BRENDAN: Hawk is an interesting guy and a hometown fit. And, you're right. They need backers. But Hawk is 31 and coming off ankle surgery. Plus, he's been in a 3-4 and struggled at times getting off blocks according to tape watchers, so he may not be ideal at the point of attack in a 4-3. They are probably looking younger and bigger, but from an intangible standpoint he's certainly a playoff veteran.
With all of the recent comments about going to get a receiver/kickoff return specialist. Why have we not given Onterio Mccaleb a look? He was in the top ten as a returner at Auburn. And in the combine he ran a 4.27. And also what about Rex Burkhead playing the receiver role he has the same upsides as Wes Welker and maybe even more. He seems to be able to breakaway maybe give him a shot this year as a rotational slot receiver. He is behind two exceptional running backs on the depth chart so let's see what he has. Effort seems to not be donating he is lacking. Thanks Phil Shinkle, Florence, KY
PHIL: McCalebb, a transplanted running back, gets his third chance to make the 53-man roster. The coaches have had two years to switch him to offense and haven't done it yet, which tells you what they think of his (5-10, 170) size. He's only a kick returner and hasn't been a natural catch at punts, which is why they haven't put him back there in preseason games. He can run, but he doesn't have a position and you need one of those to make the 53, never mind the game day of 46.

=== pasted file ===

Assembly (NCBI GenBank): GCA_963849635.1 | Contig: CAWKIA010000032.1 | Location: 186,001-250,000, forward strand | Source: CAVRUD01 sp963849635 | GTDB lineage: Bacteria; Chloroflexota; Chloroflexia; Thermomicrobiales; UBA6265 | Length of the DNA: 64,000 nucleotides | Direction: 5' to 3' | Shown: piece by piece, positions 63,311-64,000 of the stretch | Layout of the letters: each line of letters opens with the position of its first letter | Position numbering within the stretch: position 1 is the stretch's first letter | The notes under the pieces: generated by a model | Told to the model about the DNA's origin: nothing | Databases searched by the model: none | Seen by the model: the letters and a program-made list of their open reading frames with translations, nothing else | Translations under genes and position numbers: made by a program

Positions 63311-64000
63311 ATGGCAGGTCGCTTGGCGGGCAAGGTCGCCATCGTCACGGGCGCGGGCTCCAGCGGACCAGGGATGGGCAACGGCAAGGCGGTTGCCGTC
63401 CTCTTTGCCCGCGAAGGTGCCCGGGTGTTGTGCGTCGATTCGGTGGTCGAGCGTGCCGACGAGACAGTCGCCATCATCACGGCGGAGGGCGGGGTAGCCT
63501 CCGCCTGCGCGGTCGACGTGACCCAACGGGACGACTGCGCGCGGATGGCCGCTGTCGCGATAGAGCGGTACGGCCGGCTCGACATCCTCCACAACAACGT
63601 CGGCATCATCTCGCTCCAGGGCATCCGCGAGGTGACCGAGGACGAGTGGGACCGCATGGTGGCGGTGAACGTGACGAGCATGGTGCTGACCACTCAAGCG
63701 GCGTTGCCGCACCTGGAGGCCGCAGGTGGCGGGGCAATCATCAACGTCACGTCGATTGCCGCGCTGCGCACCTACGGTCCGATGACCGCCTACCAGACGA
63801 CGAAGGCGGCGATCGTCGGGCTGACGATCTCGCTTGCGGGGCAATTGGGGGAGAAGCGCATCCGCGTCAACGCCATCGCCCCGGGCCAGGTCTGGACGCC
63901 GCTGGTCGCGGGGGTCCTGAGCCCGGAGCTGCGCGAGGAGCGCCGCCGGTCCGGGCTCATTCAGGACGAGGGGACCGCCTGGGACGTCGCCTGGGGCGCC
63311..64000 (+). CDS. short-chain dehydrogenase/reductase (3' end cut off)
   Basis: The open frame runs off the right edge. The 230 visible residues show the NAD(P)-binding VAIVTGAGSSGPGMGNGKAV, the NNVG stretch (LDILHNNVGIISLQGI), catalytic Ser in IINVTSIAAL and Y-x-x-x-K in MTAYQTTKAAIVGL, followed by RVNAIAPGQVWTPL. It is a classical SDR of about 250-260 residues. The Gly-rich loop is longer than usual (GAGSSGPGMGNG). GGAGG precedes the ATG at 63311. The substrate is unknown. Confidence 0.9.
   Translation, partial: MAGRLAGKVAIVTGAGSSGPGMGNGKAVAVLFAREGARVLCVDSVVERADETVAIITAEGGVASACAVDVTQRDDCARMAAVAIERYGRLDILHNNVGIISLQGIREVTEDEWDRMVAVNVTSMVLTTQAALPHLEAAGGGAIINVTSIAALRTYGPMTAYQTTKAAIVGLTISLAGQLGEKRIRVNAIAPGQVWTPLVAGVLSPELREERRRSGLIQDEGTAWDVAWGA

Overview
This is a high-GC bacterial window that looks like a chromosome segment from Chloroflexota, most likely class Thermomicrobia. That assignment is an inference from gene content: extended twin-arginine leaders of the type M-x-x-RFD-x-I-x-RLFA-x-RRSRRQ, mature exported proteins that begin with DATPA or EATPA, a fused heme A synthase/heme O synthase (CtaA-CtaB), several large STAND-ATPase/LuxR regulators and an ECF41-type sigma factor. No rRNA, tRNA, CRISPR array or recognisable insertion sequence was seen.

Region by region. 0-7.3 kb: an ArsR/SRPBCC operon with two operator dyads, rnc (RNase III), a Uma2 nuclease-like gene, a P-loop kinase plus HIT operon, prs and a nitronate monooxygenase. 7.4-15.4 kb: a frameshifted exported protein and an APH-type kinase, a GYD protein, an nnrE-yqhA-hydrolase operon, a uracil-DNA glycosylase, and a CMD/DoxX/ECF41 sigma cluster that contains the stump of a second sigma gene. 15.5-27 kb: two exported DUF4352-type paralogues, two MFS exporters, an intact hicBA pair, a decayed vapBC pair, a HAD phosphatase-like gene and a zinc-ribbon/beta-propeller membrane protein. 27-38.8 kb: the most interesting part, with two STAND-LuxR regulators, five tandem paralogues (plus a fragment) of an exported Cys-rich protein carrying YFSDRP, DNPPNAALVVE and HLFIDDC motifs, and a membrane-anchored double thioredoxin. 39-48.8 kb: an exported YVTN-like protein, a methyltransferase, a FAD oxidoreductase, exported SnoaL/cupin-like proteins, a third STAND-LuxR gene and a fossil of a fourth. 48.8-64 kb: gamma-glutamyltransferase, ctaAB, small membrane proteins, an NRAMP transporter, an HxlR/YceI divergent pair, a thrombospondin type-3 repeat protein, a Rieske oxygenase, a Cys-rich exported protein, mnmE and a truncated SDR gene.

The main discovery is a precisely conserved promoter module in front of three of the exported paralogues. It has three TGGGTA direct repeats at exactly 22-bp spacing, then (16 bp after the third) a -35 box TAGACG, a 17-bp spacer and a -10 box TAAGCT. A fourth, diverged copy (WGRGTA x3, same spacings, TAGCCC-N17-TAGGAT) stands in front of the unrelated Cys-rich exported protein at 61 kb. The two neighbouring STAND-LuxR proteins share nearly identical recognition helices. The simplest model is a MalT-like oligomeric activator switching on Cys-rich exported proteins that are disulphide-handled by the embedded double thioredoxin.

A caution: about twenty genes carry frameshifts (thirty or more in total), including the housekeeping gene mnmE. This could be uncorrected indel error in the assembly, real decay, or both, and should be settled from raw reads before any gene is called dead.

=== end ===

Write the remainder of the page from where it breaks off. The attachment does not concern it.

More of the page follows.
There has been no indication of Burkhead making the switch to the slot from running back. They may use him in a couple of packages like they did in the Wild Card Game, but nothing more than that. They really love Burkhead's toughness and tenacity as a running back, but the slot is pretty well filled when you start counting the guys that line up in there: wide receivers A.J. Green, Marvin Jones, and Mohamed Sanu, as well as running back Giovani Bernard and tight end Tyler Eifert.